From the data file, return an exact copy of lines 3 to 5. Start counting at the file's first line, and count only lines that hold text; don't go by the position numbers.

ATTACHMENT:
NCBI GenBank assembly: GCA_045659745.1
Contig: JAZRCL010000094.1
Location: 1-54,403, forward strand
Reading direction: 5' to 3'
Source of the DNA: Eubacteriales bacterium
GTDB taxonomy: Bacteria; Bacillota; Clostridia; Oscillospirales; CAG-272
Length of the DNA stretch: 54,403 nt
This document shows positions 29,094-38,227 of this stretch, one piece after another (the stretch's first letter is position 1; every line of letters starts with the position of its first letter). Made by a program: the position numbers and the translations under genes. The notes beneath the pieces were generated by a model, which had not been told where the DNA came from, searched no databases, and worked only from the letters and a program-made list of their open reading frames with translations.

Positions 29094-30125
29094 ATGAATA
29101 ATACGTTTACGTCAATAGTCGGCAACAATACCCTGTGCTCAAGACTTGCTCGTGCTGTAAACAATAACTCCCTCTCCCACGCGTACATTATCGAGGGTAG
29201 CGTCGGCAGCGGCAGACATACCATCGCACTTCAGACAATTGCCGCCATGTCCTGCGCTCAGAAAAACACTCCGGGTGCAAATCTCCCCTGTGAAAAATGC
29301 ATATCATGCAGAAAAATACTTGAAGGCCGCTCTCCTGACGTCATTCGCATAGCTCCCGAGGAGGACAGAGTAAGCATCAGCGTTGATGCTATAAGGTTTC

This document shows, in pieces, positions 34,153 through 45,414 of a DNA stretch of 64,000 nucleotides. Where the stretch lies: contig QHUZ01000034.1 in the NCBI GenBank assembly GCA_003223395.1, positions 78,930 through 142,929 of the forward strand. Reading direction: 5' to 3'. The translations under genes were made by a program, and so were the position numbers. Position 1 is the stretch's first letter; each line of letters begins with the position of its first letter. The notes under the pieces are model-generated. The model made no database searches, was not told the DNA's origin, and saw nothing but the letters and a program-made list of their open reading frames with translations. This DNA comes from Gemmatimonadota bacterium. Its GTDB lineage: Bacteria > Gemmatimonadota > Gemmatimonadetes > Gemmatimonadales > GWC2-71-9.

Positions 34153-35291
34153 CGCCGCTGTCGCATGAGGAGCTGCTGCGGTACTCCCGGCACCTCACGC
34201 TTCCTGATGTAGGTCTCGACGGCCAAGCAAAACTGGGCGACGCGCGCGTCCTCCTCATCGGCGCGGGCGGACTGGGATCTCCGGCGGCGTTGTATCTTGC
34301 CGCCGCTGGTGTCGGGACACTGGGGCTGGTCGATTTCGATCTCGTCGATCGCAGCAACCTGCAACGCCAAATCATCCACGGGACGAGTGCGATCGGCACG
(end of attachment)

Location: 1-54,403, forward strand
Reading direction: 5' to 3'
Source of the DNA: Eubacteriales bacterium